Ending AIDS in Children Must Be a Global Priority Statement from the Elizabeth Glaser Pediatric AIDS Foundation ahead of the 20th International AIDS Conference
WASHINGTON, July 17, 2014 /PRNewswire-USNewswire/ -- As the global HIV/AIDS community gathers for the 20th International AIDS Conference (AIDS 2014) in Melbourne, Australia, the Elizabeth Glaser Pediatric AIDS Foundation (EGPAF) urges conference delegates, policy makers, non-governmental organizations, and ministries of health around the world to prioritize children who are living with and affected by HIV/AIDS.
"We know how to end AIDS in children now," said Charles Lyons, EGPAF president and CEO. "We are on the cusp of eliminating mother-to-child transmission of HIV globally. EGPAF is helping mothers, clinics, and nations end the threat of AIDS to children worldwide. To date, we have reached 20 million women with services to prevent them from passing HIV on to their babies, and we will continue our work until no child has AIDS."
In its new global report, UNAIDS is calling for accelerated scale-up of HIV treatment and prevention efforts in order to end the epidemic by 2030. Ensuring that children are a part of this scale-up will be essential to achieving this goal.
However, many children and families around the world still lack access to the services needed to end this epidemic. Each day, almost 700 children become newly infected with HIV, more than 90 percent of whom contract the virus from their mothers during pregnancy, childbirth, or breastfeeding. And only one-quarter of children living with HIV have access to treatment. We need to identify and treat HIV-positive children as early as possible because without treatment, nearly half of these children will die before their second birthday and 80 percent will die before age 5. We can change this, but we can't do it alone. EGPAF is working hand-in-hand with governments, partners, mothers, families, and donors toward a health and social infrastructure that can end pediatric AIDS.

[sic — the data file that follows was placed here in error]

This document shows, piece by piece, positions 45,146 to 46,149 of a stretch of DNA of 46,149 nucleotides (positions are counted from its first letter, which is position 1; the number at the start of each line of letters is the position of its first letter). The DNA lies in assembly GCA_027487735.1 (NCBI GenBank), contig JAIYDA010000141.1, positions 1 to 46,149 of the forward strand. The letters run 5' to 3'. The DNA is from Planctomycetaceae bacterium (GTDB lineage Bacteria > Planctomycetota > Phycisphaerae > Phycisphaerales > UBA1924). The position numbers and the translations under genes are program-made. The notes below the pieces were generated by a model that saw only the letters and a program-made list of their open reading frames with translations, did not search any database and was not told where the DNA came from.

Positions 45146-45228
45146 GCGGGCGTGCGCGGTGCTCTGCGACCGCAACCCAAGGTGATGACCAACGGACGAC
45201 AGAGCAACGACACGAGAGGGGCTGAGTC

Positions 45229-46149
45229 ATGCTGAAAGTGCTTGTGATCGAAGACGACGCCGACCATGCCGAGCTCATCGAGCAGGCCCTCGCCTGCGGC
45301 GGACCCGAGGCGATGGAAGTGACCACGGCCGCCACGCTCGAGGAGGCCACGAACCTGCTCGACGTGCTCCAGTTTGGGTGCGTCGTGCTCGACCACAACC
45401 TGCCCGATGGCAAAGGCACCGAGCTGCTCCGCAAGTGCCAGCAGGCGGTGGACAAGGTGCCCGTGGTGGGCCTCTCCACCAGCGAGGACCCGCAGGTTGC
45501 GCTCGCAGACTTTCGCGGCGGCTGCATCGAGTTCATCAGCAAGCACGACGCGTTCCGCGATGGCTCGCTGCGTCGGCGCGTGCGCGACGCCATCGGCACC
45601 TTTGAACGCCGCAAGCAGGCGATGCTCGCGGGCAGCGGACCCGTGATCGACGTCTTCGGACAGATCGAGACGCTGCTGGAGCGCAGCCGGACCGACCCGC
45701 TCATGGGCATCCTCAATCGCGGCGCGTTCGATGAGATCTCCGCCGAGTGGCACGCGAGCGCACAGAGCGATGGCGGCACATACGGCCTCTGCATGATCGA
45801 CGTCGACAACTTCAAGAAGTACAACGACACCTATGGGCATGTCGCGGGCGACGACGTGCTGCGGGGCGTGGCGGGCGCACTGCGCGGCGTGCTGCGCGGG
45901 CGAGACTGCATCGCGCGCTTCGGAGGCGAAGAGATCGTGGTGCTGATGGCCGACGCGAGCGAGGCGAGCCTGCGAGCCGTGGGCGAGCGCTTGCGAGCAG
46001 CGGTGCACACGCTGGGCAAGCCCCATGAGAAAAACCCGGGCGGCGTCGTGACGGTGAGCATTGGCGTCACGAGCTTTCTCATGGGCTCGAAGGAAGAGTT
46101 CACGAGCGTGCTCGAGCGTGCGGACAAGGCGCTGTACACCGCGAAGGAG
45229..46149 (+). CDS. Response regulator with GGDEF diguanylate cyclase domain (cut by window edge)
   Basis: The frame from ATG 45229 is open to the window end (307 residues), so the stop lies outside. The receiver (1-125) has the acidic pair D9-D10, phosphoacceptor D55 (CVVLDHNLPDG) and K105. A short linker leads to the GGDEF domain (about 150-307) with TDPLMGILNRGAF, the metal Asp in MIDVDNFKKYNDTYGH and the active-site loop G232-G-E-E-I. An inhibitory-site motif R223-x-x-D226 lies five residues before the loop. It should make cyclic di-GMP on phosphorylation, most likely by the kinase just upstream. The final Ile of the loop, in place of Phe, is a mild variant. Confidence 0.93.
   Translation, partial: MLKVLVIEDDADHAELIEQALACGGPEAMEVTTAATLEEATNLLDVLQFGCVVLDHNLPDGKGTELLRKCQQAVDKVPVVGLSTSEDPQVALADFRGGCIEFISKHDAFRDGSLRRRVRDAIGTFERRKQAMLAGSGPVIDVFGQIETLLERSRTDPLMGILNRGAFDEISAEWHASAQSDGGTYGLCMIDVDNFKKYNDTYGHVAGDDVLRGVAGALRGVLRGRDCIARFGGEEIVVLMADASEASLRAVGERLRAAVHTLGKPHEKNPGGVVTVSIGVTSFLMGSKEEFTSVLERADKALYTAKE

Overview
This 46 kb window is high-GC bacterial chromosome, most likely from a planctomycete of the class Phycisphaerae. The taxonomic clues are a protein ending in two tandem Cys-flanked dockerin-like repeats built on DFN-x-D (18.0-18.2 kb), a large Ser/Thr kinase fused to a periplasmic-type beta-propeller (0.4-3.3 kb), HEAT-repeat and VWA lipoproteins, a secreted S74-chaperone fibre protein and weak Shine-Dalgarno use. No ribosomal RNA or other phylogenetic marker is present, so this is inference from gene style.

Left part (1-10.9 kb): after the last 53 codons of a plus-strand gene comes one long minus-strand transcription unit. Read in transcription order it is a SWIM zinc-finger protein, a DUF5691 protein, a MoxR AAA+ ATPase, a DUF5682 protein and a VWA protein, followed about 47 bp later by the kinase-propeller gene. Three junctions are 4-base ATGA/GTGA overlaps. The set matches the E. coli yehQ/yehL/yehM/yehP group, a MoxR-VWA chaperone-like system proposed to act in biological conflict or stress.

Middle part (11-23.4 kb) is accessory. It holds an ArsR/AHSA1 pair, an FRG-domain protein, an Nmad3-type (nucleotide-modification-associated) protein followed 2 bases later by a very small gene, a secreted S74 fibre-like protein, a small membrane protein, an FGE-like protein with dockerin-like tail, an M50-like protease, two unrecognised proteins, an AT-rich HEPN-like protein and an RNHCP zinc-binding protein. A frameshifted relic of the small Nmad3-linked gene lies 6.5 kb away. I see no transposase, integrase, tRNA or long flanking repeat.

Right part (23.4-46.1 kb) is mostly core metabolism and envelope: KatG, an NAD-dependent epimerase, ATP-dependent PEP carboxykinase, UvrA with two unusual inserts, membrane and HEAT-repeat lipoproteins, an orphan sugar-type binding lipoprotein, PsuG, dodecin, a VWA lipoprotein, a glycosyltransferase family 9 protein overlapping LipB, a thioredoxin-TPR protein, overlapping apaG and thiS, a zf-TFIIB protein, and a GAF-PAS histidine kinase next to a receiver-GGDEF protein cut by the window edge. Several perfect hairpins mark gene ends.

Children living with HIV continue to be left behind when it comes to advances in medical research and access to lifesaving medicines. They can't be treated as miniature adults—they require medicines, care, and support that are age-appropriate and effective for their specific needs.
EGPAF began as an organization that identified and funded much-needed research into pediatric AIDS, and the research we do today continues to change the future for children, their families, and their countries. Momentum to create new pediatric diagnostic tools and antiretroviral formulations is growing—innovative treatments such as fixed-dosed combinations tailored for children, better tasting medications, and even medications in powder or sprinkle form are in the pipeline. Because of our work in thousands of health care sites, we are able to evaluate and offer these research innovations to the families that need them by influencing local policy and practices.
EGPAF is a global champion for children—and we look to delegates at the AIDS 2014 conference to join us as we work toward a world where no child has AIDS. Ending pediatric AIDS is not just a dream; together we can make it a reality.
About the Elizabeth Glaser Pediatric AIDS Foundation (EGPAF):
EGPAF is the global leader in the fight against pediatric HIV/ AIDS and has reached 20 million women with services to prevent transmission of HIV to their babies. It currently supports more than 7,000 health facilities and works in 15 countries to implement prevention, care, and treatment services; to further advance innovative research; and to execute global advocacy activities that bring dramatic change to the lives of millions of women, children, and families worldwide. For more information, visit www.pedaids.org.
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SOURCE Elizabeth Glaser Pediatric AIDS Foundation